One official from the Truman administration who participated extensively in this conference and wrote a brief paper on the Truman Presidency was Leon H. Keyserling, the former Chairman of the Council of Economic Advisers. This section begins with that paper because it deals principally with his role in economic policy-making during that period. The spirit and rationale of that time is reflected very clearly in this personal statement.
The work of the Council of Economic Advisers is also appraised in a study which features a policy dispute between the first chairman of the Council, Edwin Nourse, and Mr. Keyserling, its vice-chairman at the time. The essence of the dispute centered on the role of government planning in the economic system and how to provide for both domestic and defense requirements. The outcome foreshadowed some of the present-day problems in this policy area.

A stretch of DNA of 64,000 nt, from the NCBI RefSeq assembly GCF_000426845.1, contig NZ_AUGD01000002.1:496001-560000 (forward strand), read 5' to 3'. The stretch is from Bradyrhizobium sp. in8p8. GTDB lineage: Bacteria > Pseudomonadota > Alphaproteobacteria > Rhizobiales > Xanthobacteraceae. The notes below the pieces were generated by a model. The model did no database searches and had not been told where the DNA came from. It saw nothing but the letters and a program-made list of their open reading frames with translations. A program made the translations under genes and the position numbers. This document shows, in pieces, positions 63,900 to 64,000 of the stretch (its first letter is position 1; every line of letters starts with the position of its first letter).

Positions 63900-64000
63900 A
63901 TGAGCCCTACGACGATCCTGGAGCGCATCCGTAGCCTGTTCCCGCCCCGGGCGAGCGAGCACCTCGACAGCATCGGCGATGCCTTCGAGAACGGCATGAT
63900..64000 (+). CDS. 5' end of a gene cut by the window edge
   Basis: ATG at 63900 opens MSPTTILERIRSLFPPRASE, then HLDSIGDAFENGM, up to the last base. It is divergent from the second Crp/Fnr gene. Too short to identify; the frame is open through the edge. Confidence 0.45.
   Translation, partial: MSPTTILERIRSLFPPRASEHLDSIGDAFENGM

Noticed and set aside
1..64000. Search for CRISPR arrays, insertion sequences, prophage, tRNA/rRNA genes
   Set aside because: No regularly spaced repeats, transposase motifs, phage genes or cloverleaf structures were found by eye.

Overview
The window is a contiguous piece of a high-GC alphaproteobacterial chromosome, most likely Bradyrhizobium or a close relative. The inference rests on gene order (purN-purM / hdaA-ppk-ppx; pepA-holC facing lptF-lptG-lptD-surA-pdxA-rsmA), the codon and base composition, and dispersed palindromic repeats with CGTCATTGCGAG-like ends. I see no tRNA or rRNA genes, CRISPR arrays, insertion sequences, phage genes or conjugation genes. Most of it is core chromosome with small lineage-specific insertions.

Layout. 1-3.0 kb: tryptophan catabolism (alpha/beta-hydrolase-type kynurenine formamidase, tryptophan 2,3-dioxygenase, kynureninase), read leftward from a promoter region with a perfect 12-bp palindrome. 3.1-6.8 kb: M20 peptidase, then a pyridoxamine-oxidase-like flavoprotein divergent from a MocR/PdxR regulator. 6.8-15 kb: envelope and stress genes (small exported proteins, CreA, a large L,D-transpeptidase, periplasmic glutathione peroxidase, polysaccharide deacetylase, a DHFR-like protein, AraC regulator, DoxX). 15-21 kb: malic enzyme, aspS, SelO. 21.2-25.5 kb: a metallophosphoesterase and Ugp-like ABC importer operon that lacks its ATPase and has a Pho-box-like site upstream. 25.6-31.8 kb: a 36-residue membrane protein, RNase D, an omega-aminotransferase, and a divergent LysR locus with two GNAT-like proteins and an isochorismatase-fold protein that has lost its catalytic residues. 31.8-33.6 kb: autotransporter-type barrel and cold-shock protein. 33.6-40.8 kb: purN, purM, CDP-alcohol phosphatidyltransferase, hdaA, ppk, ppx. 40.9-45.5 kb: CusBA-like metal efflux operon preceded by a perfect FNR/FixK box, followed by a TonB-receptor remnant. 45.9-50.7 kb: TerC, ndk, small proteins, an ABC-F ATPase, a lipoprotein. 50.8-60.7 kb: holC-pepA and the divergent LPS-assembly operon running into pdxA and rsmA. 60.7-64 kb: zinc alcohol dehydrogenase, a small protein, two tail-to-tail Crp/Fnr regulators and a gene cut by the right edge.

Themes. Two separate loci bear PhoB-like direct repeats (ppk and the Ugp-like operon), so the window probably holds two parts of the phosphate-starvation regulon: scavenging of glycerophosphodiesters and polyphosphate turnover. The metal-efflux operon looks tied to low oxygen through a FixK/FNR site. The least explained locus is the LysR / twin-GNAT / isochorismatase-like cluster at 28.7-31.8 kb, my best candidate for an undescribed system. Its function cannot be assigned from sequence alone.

A major economic policy decision faced by Harry Truman twice in his presidency dealt with wage and price controls. His experience in ending controls in 1946 is compared here with his action to reinstitute them during the Korean conflict. For President Truman the second time around proved more successful and probably reflected how he benefited from his time in office and a closer acquaintance with the process.
A determined side of Harry Truman emanates from his reaction to strike action by the miners and railroad workers in the immediate post-World War II period. Although generally sympathetic to labor Truman kept the public interest in mind as he strongly opposed the demands of these two strong labor groups blocking his attempts to bring about economic stabilization. The chapter on strikes also provides some insight into the Truman personality stimulated by demands which he felt were excessively narrow in self-interest.